The stage is set for another referral to the Court of Justice of the EU (CJEU) on the eligibility criteria for Supplementary Protection Certificates (SPCs) for “combination products” - those comprising two or more active ingredients.
It is common for innovators to develop a medicinal product with a single active ingredient and subsequently obtain authorisation for combination products comprising the single active ingredient and one or more additional active ingredients. These are sometimes described together in the same granted patent and innovators have tried to obtain separate SPCs for the respective single and combination products.
Under Article 1(b) SPC Regulation, a “product” is defined as the active ingredient or combination of active ingredients of a medicinal product. The literal wording of Article 3(c) SPC Regulation requires that “product” to not have already been the subject of an SPC.
When interpreting this requirement in C-443/12 (Actavis I) and C-577/13 (Actavis II), the CJEU reasoned that an SPC for a combination product could not also be granted if the applicant already had an SPC for the single active ingredient that embodied the core inventive advance of the same basic patent. It did not matter that the “product” was different as between the “monotherapy SPC” and the “combination SPC”; rather the question was whether the other active ingredient in the combination embodied the core inventive advance of the patent. The aim was to prevent so-called ‘evergreening’ brought by later-expiring SPCs for combination products arising from the same patent as the new single active ingredient.
The “core inventive advance” has been referenced in subsequent judgments by national courts as well as the CJEU. The decisions of the CJEU in Teva v Gilead (C-121/17) in 2018 and in Royalty Pharma (C-650/17) in 2020 considered the interpretation of Article 3(a) SPC Regulation, which requires the product to be “protected by a basic patent in force”. These two CJEU decisions provided new legal tests for determining whether a product is “protected” in the sense of Article 3(a), but specifically disavowed taking into account the “core inventive advance”. For combination products, the CJEU decided (in Teva) that the product is protected by a basic patent in force under Article 3(a) if it is either expressly mentioned in the claims of the patent (see Paragraph 37 of Teva) or “falls under the invention covered by that patent” and each component is “specifically identifiable” in light of the disclosure of the patent, the prior art and/or general knowledge, assessed by the skilled person at the filing date or priority date.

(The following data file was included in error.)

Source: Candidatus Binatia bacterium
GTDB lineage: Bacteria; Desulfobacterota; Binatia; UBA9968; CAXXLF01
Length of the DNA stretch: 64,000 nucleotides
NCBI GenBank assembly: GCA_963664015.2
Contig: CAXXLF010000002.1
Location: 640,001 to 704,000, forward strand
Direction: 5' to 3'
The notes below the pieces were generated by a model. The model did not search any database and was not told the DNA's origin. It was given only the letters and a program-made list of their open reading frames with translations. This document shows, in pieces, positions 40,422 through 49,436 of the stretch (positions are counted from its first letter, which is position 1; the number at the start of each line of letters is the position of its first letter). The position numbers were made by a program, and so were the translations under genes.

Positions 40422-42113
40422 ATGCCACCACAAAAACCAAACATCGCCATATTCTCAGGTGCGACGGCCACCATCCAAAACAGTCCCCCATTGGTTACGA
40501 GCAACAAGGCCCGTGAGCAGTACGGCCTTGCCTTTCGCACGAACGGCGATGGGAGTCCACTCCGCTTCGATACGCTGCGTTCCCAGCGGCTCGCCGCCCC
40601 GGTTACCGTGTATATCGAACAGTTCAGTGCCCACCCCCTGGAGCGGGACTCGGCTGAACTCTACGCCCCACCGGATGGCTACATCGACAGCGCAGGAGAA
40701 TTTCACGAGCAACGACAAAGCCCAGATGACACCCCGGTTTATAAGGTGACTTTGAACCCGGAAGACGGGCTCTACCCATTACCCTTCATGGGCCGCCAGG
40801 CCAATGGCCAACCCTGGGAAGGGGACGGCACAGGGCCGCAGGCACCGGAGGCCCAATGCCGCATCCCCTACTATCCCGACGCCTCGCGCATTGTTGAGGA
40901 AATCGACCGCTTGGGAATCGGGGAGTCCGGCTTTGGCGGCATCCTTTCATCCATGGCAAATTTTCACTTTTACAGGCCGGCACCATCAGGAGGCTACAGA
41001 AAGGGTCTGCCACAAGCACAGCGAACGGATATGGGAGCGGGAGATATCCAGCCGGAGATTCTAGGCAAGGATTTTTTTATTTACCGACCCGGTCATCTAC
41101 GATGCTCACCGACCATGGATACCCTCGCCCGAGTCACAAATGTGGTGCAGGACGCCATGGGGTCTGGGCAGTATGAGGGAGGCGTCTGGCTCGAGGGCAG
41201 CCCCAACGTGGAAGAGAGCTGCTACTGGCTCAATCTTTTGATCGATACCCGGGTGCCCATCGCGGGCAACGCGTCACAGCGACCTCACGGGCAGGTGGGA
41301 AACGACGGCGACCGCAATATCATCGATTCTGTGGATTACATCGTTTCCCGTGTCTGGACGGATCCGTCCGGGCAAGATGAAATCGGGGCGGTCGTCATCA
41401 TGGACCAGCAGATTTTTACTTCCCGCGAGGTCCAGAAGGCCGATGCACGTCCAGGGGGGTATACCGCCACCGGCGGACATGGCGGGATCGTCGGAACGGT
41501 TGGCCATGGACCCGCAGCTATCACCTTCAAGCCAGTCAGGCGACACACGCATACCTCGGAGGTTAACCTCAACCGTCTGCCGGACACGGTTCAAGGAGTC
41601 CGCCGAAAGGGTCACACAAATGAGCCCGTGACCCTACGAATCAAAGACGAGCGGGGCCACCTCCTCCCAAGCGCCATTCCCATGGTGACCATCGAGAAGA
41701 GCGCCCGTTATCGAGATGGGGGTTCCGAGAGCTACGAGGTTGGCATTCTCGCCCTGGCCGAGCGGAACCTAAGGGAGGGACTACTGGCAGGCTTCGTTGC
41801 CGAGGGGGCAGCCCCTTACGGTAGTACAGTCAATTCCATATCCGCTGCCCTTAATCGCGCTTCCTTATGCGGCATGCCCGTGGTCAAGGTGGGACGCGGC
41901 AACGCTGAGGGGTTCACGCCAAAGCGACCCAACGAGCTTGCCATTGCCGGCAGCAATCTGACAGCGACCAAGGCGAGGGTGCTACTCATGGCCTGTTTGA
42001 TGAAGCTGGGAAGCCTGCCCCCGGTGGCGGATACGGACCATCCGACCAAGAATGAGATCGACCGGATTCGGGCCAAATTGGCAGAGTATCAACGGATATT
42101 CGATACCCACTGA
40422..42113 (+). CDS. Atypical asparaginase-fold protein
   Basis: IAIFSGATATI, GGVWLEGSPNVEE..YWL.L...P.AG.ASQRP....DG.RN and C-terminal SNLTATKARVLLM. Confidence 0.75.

As Teva v Gilead and Royalty Pharma related solely to Article 3(a), it is unclear what if any effect the CJEU’s obiter comments about the “core inventive advance” in respect of Article 3(a) have on the interpretation of Article 3(c), and whether there should be a harmonised assessment between Articles 3(a) and 3(c). In particular, is it sufficient for Articles 3(a) and 3(c) for a combination product that the other active ingredient is expressly mentioned (or “specifically identifiable”), or is an assessment still needed of whether the other active ingredient reflects an inventive advance of the patent?
Courts in Finland and Ireland made referrals in 2022 to the CJEU for further clarification on Article 3(c) in view of the above decisions about Article 3(a) (see C-119/22, Teva v MSD, and our article here; also C-149/22, MSD v Clonmel, and our article here).
THE STAGE IS SET
We now report that in December 2022 the Swedish Supreme Court has ruled that the Swedish Patent and Market Court made a serious error by refusing AstraZeneca’s SPC application for its Xigduo® combination product (dapagliflozin and metformin) without having made its own referral to the CJEU about the interpretation of Article 3(c). AstraZeneca already has an SPC relating to its Forxiga® product containing the single active ingredient dapaglifozin. The Swedish Supreme Court held that the interpretation of Article 3(c) is not clear nor has it been properly (re‑)considered by the CJEU in light of the intervening decisions in Teva v Gilead and Royalty Pharma.
In its decision, the Supreme Court explained:
“However, it is not possible to draw any conclusion… with certainty regarding whether the statements made in the legal cases Teva and Royalty Pharma have any significance for how Article 3 c should be interpreted. That issue has not been examined by the European Court of Justice.
“All in all, the previous rulings from the European Court of Justice cannot be considered to unequivocally answer the questions that were relevant in the Patent and Market Supreme Court's case” (unofficial English translation, paragraphs 20 and 24).
The case has now been handed back to the Swedish Patent and Market Court for further processing, which is expected to include making a referral to the CJEU (as it appears unlikely that decisions in Teva v MSD and MSD v Clonmel will be handed down soon). At this stage we do not know what questions the Court may refer.
We will of course continue to monitor and report on further developments in this area. In the meantime, if you have any queries relating to extending protection for your products, please contact one of the patent attorneys in our SPC and regulatory team who will be happy to assist.